Movie posters these days tend to be dominated by clichés, like giant floating heads and dudes standing in front of the apocalypse. Which makes these paper art movie posters from Spanish design studio Atipo so refreshing: they forego flashy graphics for a clever and simple use of texture. Strategically placed wrinkles, burn holes, folds, and cuts are enough to symbolize themes of classic films.
The studio imagined how characters might interact with pieces of paper. Jaws is represented hilariously by a bite mark out of a blue sheet’s corner; Bonnie and Clyde by a smattering of pencil-poke bullet holes; and Fahrenheit 451 by paper burning to a crisp. And if you haven’t yet seen Benjamin Button, there’s no need to watch it after seeing this wrinkled-to-smooth piece of parchment, which gets the point across perfectly.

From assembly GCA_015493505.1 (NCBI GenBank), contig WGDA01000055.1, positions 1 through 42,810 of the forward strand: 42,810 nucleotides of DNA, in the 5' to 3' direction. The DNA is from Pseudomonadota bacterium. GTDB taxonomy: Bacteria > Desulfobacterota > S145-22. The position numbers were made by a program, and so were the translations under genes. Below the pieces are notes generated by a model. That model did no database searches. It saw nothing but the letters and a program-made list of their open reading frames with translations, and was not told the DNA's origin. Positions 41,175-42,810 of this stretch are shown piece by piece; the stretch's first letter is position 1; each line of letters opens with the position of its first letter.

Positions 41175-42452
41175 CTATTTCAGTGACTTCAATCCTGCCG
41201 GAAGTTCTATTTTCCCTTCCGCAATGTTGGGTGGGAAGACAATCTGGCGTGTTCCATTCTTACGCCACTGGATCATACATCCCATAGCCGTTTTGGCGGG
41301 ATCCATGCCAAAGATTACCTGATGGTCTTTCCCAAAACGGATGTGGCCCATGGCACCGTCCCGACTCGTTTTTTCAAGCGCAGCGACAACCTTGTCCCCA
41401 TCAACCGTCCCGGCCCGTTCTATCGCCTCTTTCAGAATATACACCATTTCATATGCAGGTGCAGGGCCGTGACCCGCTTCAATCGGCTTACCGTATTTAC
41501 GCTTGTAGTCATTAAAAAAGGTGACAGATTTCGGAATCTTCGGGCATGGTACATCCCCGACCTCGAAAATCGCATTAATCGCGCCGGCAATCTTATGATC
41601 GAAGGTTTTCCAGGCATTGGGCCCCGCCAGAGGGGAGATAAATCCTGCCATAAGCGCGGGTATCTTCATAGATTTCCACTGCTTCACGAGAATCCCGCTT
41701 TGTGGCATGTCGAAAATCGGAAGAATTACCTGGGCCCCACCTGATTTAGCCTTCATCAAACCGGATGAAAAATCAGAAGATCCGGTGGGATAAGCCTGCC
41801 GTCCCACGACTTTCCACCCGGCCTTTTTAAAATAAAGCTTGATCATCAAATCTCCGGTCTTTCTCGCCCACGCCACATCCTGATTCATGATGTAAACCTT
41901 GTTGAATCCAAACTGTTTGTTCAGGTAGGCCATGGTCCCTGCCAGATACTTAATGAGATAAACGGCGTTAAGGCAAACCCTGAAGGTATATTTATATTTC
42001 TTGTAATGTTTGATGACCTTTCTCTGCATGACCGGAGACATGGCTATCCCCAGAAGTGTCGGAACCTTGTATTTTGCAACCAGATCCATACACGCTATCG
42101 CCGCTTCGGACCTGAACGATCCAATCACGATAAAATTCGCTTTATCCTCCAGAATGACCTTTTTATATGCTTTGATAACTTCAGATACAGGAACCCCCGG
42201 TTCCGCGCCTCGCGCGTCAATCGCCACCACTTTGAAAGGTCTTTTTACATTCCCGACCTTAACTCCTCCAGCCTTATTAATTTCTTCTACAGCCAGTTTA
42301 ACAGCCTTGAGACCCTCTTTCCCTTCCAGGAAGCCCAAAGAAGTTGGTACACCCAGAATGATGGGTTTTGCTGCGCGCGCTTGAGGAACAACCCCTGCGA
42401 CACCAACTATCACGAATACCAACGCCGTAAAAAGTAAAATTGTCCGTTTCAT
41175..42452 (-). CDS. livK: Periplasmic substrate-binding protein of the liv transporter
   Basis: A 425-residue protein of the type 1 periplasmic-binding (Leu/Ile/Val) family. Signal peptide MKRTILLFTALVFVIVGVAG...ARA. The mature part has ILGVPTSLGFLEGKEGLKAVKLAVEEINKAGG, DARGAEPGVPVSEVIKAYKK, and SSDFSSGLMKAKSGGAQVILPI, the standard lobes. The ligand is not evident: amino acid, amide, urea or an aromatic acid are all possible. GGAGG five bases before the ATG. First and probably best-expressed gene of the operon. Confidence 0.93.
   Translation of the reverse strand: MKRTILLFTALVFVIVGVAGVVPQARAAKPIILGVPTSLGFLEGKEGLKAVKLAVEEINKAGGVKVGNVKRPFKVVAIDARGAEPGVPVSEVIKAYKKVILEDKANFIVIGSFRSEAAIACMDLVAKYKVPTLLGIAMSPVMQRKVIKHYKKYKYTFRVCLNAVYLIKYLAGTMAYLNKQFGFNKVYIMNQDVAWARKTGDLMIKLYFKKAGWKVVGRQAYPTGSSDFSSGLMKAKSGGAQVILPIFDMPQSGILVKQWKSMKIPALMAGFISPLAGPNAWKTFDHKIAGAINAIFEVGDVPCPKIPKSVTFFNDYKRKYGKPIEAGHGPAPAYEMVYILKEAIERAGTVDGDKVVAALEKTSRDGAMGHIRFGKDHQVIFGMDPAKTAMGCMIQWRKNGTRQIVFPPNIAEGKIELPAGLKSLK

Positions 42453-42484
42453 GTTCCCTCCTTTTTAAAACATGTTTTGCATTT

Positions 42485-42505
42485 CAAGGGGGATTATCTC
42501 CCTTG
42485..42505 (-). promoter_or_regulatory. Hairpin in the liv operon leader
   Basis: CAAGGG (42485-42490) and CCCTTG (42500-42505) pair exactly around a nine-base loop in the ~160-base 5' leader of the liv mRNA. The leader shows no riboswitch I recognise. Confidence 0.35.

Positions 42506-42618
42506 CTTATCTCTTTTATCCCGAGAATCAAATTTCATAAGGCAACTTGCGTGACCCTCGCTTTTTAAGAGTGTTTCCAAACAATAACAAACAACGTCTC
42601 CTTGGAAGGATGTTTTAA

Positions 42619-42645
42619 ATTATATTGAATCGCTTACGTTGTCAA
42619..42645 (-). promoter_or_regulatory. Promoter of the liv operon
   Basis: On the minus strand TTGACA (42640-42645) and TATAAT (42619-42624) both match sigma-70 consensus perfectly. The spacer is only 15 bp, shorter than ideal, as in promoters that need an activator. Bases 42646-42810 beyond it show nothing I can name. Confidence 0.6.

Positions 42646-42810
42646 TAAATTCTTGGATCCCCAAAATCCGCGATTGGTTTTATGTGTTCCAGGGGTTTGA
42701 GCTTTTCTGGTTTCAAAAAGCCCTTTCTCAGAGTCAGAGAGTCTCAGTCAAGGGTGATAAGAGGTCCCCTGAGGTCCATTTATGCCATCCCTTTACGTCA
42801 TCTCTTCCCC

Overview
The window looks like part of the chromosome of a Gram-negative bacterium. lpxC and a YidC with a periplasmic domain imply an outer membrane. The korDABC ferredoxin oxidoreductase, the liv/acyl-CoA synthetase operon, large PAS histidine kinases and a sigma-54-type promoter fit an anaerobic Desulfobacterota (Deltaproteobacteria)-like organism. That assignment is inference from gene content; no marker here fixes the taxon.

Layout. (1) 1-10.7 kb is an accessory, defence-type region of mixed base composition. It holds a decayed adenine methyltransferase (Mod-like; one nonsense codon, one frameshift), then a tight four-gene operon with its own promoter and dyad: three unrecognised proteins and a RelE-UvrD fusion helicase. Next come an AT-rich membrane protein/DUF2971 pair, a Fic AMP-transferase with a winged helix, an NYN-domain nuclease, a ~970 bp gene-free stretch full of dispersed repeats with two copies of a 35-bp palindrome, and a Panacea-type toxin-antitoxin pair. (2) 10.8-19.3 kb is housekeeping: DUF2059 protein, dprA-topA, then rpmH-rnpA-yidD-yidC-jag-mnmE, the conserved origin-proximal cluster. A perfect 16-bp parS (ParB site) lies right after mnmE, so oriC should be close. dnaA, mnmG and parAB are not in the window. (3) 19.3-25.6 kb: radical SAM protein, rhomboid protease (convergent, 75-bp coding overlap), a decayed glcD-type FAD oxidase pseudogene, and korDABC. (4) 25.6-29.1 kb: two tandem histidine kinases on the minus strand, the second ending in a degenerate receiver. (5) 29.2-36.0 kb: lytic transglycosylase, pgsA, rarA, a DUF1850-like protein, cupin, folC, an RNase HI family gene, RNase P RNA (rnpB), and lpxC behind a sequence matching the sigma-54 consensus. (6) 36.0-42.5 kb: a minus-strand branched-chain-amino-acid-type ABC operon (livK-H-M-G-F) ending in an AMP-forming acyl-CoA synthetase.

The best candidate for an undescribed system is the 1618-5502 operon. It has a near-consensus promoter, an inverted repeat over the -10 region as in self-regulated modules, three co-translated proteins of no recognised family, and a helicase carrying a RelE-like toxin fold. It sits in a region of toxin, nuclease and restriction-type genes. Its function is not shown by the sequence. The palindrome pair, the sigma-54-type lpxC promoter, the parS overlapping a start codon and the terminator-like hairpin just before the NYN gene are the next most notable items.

A short film documents the series’ design process–it was made as part of a promotional campaign for the launch of graphic service provider Minke’s new Paper Gallery website. They cast paper types as characters–“Colorplan China White,” the name of a paper stock, starts to sound like the name of a movie star. Tactile and handmade, the pieces go against the grain in an age of flat, software-driven design. And that’s part of what drives Minke’s philosophy: by specializing in seemingly dated crafts like embossing, bookbinding, and letterpress, the studio aims to revive the analog side of graphic design. This subtle, artful “Paper for Characters,” as the studio calls it, reminds us that movie posters can be so much more than what Photoshop-happy Hollywood has created.